Amazon gets FCC approval to launch broadband satellites

Amazon must complete its satellite launches by July 30, 2029

In spring 2019, Amazon announced its initiative to help bring broadband internet access to all corners of the world. Just yesterday, it became a reality with the Federal Communications Commission (FCC) giving the project’s satellite launch the green light.

Dubbed Project Kuiper, this affordable worldwide broadband internet program is still a long way off. Despite the extended timeframe, the FCC has given Amazon the OK to launch the constellation of 3,236 low earth orbiting (LEO) satellites needed to kick off the initiative. The FCC vote was a 5-0 unanimous decision.

Project Kuiper is a key initiative for Amazon, and the company knows it’s a go-big-or-go-home proposition. That’s why the tech giant is sinking over $10 billion into the project. Not only will this bring worldwide internet connection to people, companies and even remote emergency response teams, but it’ll also create tons of jobs in the US and lay much-needed infrastructure too. 

Project Kuiper will also be open to working with wireless carriers to help expand LTE and 5G service worldwide. This will certainly help spread these services more broadly, but it may also accelerate the 5G rollout. 

Amazon hasn’t announced a firm timeline for Project Kuiper’s completion, but the FCC placed firm deadlines on the satellite launches. Amazon must launch at least 50% of its satellites by July 30, 2026. The remaining 50% must be in orbit by July 30, 2029, according to the FCC’s Order and Authorization document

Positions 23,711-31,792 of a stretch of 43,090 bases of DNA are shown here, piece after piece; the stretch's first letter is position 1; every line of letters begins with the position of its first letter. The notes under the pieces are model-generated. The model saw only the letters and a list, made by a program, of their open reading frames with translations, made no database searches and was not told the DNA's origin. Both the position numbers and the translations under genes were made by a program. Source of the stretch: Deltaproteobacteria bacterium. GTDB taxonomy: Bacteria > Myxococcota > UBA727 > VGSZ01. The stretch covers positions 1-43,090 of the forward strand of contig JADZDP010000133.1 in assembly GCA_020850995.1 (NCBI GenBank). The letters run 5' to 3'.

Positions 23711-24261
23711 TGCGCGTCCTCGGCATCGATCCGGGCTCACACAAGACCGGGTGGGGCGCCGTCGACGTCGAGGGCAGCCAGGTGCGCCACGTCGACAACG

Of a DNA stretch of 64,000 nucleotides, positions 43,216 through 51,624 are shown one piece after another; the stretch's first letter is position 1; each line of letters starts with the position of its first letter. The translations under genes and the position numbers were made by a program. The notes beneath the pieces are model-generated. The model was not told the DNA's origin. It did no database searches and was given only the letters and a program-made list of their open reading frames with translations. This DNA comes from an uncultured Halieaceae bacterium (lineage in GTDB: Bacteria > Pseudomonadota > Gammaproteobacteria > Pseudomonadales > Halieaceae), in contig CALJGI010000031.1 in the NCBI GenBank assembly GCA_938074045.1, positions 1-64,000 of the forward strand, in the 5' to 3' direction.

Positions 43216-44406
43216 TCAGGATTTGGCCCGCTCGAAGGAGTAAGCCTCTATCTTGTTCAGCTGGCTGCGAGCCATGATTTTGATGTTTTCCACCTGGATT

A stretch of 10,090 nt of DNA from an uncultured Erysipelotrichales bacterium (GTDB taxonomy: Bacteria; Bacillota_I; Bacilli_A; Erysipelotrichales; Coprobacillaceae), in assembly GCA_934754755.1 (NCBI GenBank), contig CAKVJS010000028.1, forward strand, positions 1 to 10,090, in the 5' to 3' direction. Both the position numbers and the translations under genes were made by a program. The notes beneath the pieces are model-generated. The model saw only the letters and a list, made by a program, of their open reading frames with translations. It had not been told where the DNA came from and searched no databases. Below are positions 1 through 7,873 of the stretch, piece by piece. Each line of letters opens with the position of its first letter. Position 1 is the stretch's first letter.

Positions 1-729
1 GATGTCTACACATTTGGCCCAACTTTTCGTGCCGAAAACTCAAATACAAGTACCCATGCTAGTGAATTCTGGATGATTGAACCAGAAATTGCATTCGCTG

Project Kuiper will have some competition, as the Elon Musk-headed SpaceX has also announced its Starlink program, which would also use satellites to distribute broadband worldwide. Musk estimates Starlink’s cost at $30-$50 billion.

While the rural digital divide — the lack of broadband internet in rural areas — has been an issue for many years, the coronavirus pandemic has shone a spotlight on the issue.

As companies sent workers who once had stable office internet connections home to work remotely via their household connections, some workers in rural areas with limited internet connectivity found it challenging to complete daily tasks. Amazon and SpaceX look to close this divide with their respective initiatives.

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